The telecom companies don’t want a neutral Internet. They built the pipes and hooked them up to your phones. They also sell you broadband fiber at Rs 800-Rs2000 per month. And they hate to see you spending more time on messenger and chat apps which are getting better by the day. Unlike Gtalk and those of its ilk, today’s apps are on phones, untethered from the computer and therefore as personal as it gets. Their quality? Almost as good as a voice call. And that’s where the trouble lies.
And therefore why should they remain a silent observer to their voice and sms revenue being eaten away by Jan Koum’s Whatsapp, Larry Page’s Hangout or Skype which was built in Estonia. Apple’s Facetime is probalby the best of the lot but platform restricted hence does not create as much noise (hint: @Apple … please release #Facetime for Android and join this war!)
Dave Mcclure’s recent defense of the valuation of Unicorns reinforces the case for modern Internet businesses that are poised to disrupt the Fortune 500s. The prospect of the large telcos being uprooted by these Internet businesses is very very real and has not been more threatening than it is now. Because the telcos have now started to either resist the enemy or have started sleeping with it. Either way, they cannot ignore the enemy.
But we do need the Airtel’s and Vodafone’s to own those pipes that will carry those meek software signals. We can’t disrupt those pipes if we want our software to disrupt the world. Those who own the pipes will keep inventing new experiments aimed at spoiling the party. Someday, one of these experiments will succeed. Whether it’s Airtel’s net neutrality gambit, or the recent Airtel One which for now allows free trials, or the Airtel Zero which allows Startups to pay for giving free access to their users. Once public memory has receded and Airtel Zero gains acceptance, they may get emboldened and even sign on a free Facebook and free Youtube. Time will tell. It’s just another way of having differential tariffs without charging the user upfont.
If Airtel had succeeded in differential pricing for Whatsapp like services, you and I would be paying for that usage. Fortunately for consumers, that move got scuttled. In its Airtel Zero play, the content providers are paying Airtel to allow we the junta to use it gratis. Ultimately in both these experiments Airtel is the one that wins, with someone putting cash in the bank. If differential pricing does come in some day, no prizes for guessing whether Hike messenger would be subject to similar restrictions, and certainly none for guessing the fate of Jio Chat if Airtel had their way. This really brings me back to my hypothesis that in this case Airtel (and its counterparts) will have their cake and eat it too. Eventually. Unless another Startup chooses to become a data-only Telco with a eat-as-much-as-you-can data pack.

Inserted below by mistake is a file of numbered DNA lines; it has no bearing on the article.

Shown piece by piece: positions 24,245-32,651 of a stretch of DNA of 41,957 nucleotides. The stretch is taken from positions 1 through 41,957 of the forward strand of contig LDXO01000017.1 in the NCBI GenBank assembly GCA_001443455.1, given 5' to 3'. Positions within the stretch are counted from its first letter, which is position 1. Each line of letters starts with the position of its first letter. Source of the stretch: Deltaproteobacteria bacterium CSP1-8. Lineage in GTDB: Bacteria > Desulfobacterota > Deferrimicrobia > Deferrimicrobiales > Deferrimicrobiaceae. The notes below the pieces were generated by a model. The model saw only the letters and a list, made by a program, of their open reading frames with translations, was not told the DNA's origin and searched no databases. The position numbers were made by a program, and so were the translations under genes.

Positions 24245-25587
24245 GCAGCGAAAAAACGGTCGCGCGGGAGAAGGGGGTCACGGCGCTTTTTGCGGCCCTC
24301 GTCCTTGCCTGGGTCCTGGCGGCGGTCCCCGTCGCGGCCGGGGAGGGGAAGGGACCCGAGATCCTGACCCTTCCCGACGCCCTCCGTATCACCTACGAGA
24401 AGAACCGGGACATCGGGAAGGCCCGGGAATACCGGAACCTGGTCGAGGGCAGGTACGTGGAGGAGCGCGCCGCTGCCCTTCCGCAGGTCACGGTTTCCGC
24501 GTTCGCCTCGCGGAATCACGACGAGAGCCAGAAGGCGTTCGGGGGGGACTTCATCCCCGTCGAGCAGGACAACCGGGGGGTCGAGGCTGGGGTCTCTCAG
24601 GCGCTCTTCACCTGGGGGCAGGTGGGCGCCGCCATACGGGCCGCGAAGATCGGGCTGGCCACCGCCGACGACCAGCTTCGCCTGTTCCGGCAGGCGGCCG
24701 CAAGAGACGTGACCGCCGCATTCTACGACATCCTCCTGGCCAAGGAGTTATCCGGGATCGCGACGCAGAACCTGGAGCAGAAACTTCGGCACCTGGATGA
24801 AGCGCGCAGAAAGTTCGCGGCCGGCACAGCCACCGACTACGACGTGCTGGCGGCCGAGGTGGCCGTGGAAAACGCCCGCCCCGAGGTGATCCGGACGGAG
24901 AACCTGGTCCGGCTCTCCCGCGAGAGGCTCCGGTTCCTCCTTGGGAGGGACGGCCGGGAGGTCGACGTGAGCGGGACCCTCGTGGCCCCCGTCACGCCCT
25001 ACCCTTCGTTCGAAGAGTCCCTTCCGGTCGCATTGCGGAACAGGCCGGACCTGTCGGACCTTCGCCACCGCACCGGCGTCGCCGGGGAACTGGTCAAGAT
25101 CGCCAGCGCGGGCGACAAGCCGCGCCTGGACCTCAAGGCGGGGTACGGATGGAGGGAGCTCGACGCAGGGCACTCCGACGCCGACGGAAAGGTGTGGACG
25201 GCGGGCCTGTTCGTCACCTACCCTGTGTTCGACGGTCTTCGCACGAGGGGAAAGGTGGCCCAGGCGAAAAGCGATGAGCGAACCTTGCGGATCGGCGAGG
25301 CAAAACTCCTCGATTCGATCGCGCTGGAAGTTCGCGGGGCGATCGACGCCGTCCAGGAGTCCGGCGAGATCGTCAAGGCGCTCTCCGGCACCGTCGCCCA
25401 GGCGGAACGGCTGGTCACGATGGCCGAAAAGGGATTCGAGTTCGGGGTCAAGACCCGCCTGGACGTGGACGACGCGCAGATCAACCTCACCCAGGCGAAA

Lets look at another scenario where email transforms and becomes as good as chat. What would be the difference between instant messaging (as in real time chat), vs a scenario where everyone is on gmail and messages are delivered instantly to each person on the Gmail network. Google could actually do that since then it doesn’t need to depend on asynchronous smtp protocols for Gmail-to-Gmail delivery.
If Google were to try this, the day would not be far off when they would re-invent Gmail (since Gtalk is dead) to be more spontaneous, more Whatsapp like and less of a pre-planned hideout like Hangouts. You must have guessed by now where this argument is leading to. If you and I were to end up paying for Whatsapp and Skype chat, we may soon end up paying for Gmail. Sure, the telcos only want to charge for voice usage on these networks for now. That’s how it usually starts and then you start expanding your argument to ring-fence more and more unsuspecting folks into the playing field which you own and where you make the rules.
This hypothesis, by the way, is not just about cost. It’s as much about content. If you are forced to play in someone else’s playing field, not only do you have to pay the rates they charge, you are also restricted to playing (or watching) the games they want you to. Free services given on preferential basis (e.g., free Facebook but no free Google) will eventually thrust the Facebook world view on you. One that is not unbiased, not empirical and certainly not a view that’s shared by all. Imagine being left out of access to unbiased news, grassroots journalism, views of specific political parties and certain critics of those who control this free service.
I don’t really fancy letting these seeds to be sown today and neither should you. Else, my dear friend… the Internet won’t remain neutral forever.